The Danger of Prolonged Isolation and What We Can Learn From a Prophet -Part 1 of 3


photo by Creative Commons Lokesh_Dhakar

“I have been very zealous for the Lord God Almighty.  The Israelites have rejected your covenant, broken down your altars, and put your prophets to death with the sword.  I am the only one left, and now they are trying to kill me too.”  (I Kings 19:10, NIV) Does that refrain sound slightly familiar?  Do we see ourselves as the “only” one going through a particular trial?  Have we isolated ourselves to that extent? 

Independence can sometimes be disguised as pride, at least, in my case, it has.  It’s something I’ve had to face head-on recently.  For the last few years, it’s true that I’ve had to dive in on a lot of things: a new life stage, single parenting and eventually, now, co-parenting.  It hasn’t been easy, I felt like, many times, that I was this lonely pioneer, forging a new territory, confident that if I cut myself, all it took was a decent tourniquet and a little bit of Neosporin and I could keep on trucking.  I had cordoned myself off, thinking that no one else understood where I was coming from, but it was through yet another trial that forced me to come to the end of myself and rely on the body of believers for their prayers and moral support that I realized that God wasn’t asking me to do this by myself.  
Upon receiving some teaching from I Kings, I was reminded just how important community really is and how much we can learn from the prophet Elijah’s example…
The time of the kings was a pretty messy one for the Israelites.  For years, they begged God for a leader like the nations around them, not realizing that here they had the perfect King of Kings guiding and instructing them…nevertheless, God relented and gave them over to these men, but it didn’t take long for these kings to corrupt God’s chosen nation and lead them into idol worship.  Prophets were sent to these kings to warn them of God’s judgment.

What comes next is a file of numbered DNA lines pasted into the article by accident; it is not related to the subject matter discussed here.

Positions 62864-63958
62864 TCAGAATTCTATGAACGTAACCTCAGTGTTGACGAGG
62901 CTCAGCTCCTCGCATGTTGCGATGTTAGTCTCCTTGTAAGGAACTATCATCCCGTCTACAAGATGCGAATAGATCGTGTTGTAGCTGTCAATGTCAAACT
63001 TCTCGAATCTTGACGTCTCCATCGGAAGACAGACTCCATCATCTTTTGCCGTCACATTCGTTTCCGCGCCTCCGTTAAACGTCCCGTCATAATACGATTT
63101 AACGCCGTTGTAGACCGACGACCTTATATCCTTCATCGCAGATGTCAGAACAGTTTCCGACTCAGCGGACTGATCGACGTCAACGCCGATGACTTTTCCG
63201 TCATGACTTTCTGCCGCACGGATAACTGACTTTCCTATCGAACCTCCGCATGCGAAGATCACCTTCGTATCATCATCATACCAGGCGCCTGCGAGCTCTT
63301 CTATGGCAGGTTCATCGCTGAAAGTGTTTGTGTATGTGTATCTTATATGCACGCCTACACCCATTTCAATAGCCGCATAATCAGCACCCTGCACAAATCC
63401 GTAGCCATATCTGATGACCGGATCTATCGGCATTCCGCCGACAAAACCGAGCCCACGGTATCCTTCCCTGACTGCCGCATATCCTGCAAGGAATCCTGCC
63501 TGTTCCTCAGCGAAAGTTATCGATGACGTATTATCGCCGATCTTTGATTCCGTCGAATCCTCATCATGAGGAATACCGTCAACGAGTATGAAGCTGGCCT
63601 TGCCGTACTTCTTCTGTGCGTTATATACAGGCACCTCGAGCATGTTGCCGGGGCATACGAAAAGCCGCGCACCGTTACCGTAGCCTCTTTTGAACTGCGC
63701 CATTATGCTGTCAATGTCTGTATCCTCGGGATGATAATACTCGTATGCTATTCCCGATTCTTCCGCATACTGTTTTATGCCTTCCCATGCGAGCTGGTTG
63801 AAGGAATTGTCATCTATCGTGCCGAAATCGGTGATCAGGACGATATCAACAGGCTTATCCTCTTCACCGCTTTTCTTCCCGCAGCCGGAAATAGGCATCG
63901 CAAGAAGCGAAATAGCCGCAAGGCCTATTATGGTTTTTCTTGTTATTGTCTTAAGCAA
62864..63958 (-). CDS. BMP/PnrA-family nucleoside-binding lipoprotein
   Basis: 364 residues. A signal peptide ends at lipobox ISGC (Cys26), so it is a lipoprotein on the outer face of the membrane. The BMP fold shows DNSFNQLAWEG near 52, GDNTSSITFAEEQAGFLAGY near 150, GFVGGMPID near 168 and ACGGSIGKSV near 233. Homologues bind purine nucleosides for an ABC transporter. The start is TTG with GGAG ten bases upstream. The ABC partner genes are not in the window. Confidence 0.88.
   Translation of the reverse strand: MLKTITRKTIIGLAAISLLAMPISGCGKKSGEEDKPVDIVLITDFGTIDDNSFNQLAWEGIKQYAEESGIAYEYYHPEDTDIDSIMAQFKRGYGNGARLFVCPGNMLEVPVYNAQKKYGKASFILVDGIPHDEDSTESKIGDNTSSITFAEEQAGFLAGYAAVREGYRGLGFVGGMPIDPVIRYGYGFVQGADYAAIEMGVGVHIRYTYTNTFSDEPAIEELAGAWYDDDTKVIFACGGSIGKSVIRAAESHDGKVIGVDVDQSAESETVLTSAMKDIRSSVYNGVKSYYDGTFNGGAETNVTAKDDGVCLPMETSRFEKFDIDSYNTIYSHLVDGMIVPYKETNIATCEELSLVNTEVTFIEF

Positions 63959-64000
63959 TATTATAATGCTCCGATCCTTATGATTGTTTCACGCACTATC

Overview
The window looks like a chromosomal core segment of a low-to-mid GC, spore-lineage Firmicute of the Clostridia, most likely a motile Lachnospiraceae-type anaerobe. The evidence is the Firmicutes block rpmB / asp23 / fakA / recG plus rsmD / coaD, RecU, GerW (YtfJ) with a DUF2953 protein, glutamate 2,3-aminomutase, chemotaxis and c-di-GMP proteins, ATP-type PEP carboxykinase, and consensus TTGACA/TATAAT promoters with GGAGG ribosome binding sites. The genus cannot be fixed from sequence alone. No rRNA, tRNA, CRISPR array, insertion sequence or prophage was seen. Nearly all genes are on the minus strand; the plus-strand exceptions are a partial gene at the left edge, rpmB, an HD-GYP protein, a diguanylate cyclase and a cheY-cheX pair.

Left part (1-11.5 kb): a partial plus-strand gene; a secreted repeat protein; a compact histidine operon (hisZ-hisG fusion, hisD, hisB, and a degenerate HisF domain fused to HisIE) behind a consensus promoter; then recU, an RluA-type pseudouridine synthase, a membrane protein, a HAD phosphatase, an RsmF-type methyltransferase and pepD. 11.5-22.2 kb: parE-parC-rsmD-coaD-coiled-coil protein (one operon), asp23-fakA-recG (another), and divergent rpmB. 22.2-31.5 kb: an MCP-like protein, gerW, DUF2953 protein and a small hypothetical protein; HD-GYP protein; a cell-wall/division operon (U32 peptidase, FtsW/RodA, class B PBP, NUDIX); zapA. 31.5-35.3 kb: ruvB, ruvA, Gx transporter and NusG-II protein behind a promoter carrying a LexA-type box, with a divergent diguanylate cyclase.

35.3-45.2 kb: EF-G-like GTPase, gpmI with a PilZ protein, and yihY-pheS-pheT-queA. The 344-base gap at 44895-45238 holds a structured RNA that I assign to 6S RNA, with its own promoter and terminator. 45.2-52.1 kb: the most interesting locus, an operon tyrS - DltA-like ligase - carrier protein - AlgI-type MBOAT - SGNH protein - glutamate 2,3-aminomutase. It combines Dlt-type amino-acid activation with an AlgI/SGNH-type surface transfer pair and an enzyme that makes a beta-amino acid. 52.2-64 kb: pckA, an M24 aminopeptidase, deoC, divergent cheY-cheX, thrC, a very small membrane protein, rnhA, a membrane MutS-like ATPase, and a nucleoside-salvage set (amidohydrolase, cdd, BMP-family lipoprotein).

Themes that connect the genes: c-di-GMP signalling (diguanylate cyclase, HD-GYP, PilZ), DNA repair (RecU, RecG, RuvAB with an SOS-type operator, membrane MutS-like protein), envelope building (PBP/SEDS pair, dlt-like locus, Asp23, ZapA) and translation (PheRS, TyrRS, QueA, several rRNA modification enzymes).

Enter Elijah. 
During King Ahab’s reign (the latest in a long line of kings who chose to marry foreign wives, thereby introducing false gods into the mix), he “did more evil in the eyes of the Lord than any of those before him.” I Kings 16:30.
So, scripture says, as judgment for turning the people’s heart from the one, true God, there would be a drought, per Elijah’s prayers. 
But in this, God protected his chosen prophet, first by having ravens bring him daily food and then provision through a widow.  God performed miracle after miracle in Elijah’s life during the three-year drought.
Scripture says, “After a long time, in the third year, the word of the Lord came to Elijah.” instructing him to go back.  Whah?  Yes, go back, because God was going to use those years of complete reliance on him and extremely close communion with him (brought about by his social isolation) to have him do his greatest work yet: prove to Ahab that the God of Abraham, Isaac and Jacob was the only God.  So the impossible got to be even more so, even a little bit scary, because in an effort to prove the existence of their false god, Baal’s prophets were cutting themselves, desperate for a sign from heaven to prove that their god was real and was listening to them, when Yahweh had only had to lick up a drenched altar in a flaming second to prove how mighty he is.  When Elijah’s God proved himself real and faithful, Elijah seized the false prophets and killed them.
To be continued…

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